In an attempt to avoid corticosteroids, the following treatments have been reported/utilized:
In one study, 4 of 4 eosinophilic granulomas, but 0 of 2 eosinophilic plaques were shown to respond to administration of essential fatty acids (DermCaps®:DVM Pharmaceuticals). Dosages approximated the manufacturer's guidelines. These are well-tolerated medications.
Cyclosporine: a good response to a dose of 25 mg/cat was seen in 6 cases of eosinophilic plaque and 3 cases of oral eosinophilic granuloma in one report. In three cases of indolent lip ulcers, the response was less impressive.
Griseofulvin is well known as a treatment for dermatophytes, but has occasionally been used for its anti-inflammatory effects in skin diseases in people and in cats. Its dosage for the feline eosinophilic granuloma complex is similar to its use in treating dermatophytes: 25 mg/kg twice daily with food. This dosage should be given for at least one month to judge efficacy.
Chlorambucil (Leukeran®: Burroughs Wellcome) is an alkylating agent that alters DNA synthesis. Its mechanism of action in the treatment of the eosinophilic granuloma complex is not understood. It is given at a dosage of 0.1-0.2 mg/kg/day, often in conjunction corticosteroids. The drug is available as a 2 mg tablet, thus, most cats receive 1/2 tablet per day. Daily treatment is continued for four weeks, then changed to alternate day; the lowest possible dosage should be used. Toxicity is uncommon but reversible bone marrow suppression has been noted, and cats on chlorambucil should be monitored with CBCs and platelet counts every 2 to 4 weeks. Vomiting, diarrhea and anorexia have also been reported, but tend to resolve when the medication is given on alternate days.
CANINE EOSINOPHILIC GRANULOMA COMPLEX
Canine eosinophilic granuloma is most commonly reported in Arctic Circle breeds, and is most often seen on the inner thighs or in the mouth. Erythematous to yellow raised nodules with papillated surfaces are typical. Pruritus is variable. Diagnosis is by histology which shows eosinophils and granulomatous inflammation around eosinophilic debriscoated collagen. Treatment is with prednisone at 1 mg/kg q12h for one week, then tapering down over the course of four to six weeks. Occasionally, higher initial dosages are necessary.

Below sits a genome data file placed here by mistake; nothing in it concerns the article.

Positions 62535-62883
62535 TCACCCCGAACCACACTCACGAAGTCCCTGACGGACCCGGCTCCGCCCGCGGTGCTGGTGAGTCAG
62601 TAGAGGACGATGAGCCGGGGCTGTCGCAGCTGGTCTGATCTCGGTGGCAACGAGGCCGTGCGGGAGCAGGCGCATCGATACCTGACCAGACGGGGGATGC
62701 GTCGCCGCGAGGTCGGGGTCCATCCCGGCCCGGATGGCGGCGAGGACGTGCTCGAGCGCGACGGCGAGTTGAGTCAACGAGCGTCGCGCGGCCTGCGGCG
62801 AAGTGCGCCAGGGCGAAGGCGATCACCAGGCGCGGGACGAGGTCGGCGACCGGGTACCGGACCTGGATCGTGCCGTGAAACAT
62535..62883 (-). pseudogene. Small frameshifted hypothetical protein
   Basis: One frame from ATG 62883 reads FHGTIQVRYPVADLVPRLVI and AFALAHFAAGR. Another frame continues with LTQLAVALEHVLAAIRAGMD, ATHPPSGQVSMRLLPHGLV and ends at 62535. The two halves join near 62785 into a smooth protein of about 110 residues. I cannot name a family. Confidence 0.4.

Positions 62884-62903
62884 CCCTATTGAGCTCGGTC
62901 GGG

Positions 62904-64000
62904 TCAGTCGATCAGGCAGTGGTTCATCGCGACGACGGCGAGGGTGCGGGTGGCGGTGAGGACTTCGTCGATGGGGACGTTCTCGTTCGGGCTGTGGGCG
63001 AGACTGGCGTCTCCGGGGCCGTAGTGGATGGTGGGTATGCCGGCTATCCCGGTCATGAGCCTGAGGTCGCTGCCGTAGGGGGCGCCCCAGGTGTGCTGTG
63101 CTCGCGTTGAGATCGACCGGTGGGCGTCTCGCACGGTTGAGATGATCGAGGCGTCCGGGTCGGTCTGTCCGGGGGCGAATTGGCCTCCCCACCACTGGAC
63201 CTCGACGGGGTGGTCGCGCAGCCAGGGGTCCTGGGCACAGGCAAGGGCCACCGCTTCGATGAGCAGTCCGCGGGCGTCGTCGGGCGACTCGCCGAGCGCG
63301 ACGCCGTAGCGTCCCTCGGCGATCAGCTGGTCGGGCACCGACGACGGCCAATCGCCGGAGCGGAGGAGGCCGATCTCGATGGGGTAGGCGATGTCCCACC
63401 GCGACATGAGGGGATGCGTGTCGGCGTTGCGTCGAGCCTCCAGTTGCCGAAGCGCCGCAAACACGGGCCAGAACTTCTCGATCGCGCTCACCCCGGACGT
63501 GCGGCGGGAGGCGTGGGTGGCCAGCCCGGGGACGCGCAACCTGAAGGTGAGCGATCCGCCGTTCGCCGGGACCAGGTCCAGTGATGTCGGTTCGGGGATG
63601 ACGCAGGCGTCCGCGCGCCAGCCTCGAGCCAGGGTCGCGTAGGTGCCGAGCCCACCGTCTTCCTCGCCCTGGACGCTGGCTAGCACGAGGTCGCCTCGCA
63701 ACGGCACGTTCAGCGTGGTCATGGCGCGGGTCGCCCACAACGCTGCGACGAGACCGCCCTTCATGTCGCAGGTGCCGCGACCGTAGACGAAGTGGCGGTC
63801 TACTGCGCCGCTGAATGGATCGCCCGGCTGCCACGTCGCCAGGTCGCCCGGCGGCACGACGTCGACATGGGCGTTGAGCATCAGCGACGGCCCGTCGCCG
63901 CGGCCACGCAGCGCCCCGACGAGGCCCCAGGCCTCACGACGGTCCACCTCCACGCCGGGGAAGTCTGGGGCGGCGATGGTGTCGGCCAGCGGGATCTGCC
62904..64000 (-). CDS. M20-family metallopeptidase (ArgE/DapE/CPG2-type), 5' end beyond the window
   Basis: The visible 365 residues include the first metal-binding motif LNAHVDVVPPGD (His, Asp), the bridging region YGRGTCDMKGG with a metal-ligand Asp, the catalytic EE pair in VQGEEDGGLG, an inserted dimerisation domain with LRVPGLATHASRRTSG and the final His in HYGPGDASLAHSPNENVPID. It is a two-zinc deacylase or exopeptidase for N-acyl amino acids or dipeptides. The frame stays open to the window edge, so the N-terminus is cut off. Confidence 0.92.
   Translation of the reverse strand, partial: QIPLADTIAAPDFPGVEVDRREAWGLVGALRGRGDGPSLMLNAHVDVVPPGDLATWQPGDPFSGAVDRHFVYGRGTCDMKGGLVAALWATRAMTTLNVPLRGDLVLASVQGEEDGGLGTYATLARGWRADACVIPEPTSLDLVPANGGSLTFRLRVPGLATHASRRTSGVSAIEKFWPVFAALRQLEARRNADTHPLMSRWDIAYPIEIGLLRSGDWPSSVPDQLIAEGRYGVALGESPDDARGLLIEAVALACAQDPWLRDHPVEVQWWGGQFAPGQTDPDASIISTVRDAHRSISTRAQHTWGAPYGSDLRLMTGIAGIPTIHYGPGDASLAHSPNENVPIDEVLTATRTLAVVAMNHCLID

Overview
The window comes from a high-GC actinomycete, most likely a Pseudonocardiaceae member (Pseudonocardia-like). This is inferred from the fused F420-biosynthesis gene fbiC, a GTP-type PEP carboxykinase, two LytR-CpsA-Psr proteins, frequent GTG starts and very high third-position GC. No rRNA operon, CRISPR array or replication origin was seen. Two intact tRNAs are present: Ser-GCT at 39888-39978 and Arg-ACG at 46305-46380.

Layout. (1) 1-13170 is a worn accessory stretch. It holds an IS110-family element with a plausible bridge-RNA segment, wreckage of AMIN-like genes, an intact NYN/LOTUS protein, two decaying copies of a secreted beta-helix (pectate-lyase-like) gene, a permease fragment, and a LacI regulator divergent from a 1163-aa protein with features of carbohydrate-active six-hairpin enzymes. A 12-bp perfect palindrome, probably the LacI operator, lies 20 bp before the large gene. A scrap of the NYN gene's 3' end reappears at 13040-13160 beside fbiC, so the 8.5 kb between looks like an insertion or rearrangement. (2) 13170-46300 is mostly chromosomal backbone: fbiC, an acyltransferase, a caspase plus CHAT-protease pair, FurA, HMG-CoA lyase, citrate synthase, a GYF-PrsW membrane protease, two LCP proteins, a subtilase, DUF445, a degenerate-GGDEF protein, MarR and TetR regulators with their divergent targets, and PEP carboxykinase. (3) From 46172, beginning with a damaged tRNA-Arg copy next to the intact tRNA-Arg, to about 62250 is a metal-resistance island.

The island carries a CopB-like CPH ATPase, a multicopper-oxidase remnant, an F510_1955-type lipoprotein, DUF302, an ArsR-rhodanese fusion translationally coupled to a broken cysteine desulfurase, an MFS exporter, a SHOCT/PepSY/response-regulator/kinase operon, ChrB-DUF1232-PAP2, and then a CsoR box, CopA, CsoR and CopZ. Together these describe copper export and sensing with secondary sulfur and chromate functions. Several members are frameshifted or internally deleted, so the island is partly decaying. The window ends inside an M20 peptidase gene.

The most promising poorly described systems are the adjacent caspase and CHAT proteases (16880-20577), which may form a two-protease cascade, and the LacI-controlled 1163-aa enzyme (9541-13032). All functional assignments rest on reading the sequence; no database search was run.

Canine eosinophilic furunculosis is probably a related disease. It has been reported in many breeds, but typically is seen in long-nosed large breeds or curious small breeds (i.e., terriers) with potential access to wasps, bees, ants, spiders, etc (5). It is thus felt to be due to arthropod bites or stings. Consistent with this, the disease may be very rapid in onset, leading to nasal/muzzle swelling, exudation and pain. Large, swollen, erythematous lesions on the muzzle are the most common lesions, but in some dogs similar lesions may be seen on the head, periocularly and around the pinna. Impression smears will often show eosinophils. While diagnosis is usually done on a clinical basis, histologic confirmation will show lesions similar to that of the canine eosinophilic granuloma, but with more eosinophilic infiltration into the epidermis and follicular wall, a furunculosis, and fewer areas of eosinophilic debris-coated collagen. Treatment is as reported for the canine eosinophilic granuloma.
1. Fondati A, Fondevila D, Ferrer L. Histopathological study of feline eosinophilic dermatoses. Vet Dermatol 2001;12:333-8.
2. Wisselink MA, van RR, Willemse T. Evaluation of Felis domesticus allergen I as a possible autoallergen in cats with eosinophilic granuloma complex. Am J Vet Res 2002; 63:338-41.
3. Colombini S, Hodgin EC, Foil CS, et al. Induction of feline flea allergy dermatitis and the incidence and histopathological characteristics of concurrent indolent lip ulcers. Vet Dermatol 2001; 12:155-61.
4. Mason KV, Evans AG. Mosquito bite-caused eosinophilic dermatitis in cats. J Am Vet Med Assoc 1991;198:2086-8
5. White SD, Bourdeau P. Hypersensibilité aux dipteres chez les carnivores. Point Vet 27: 203-6, 1995.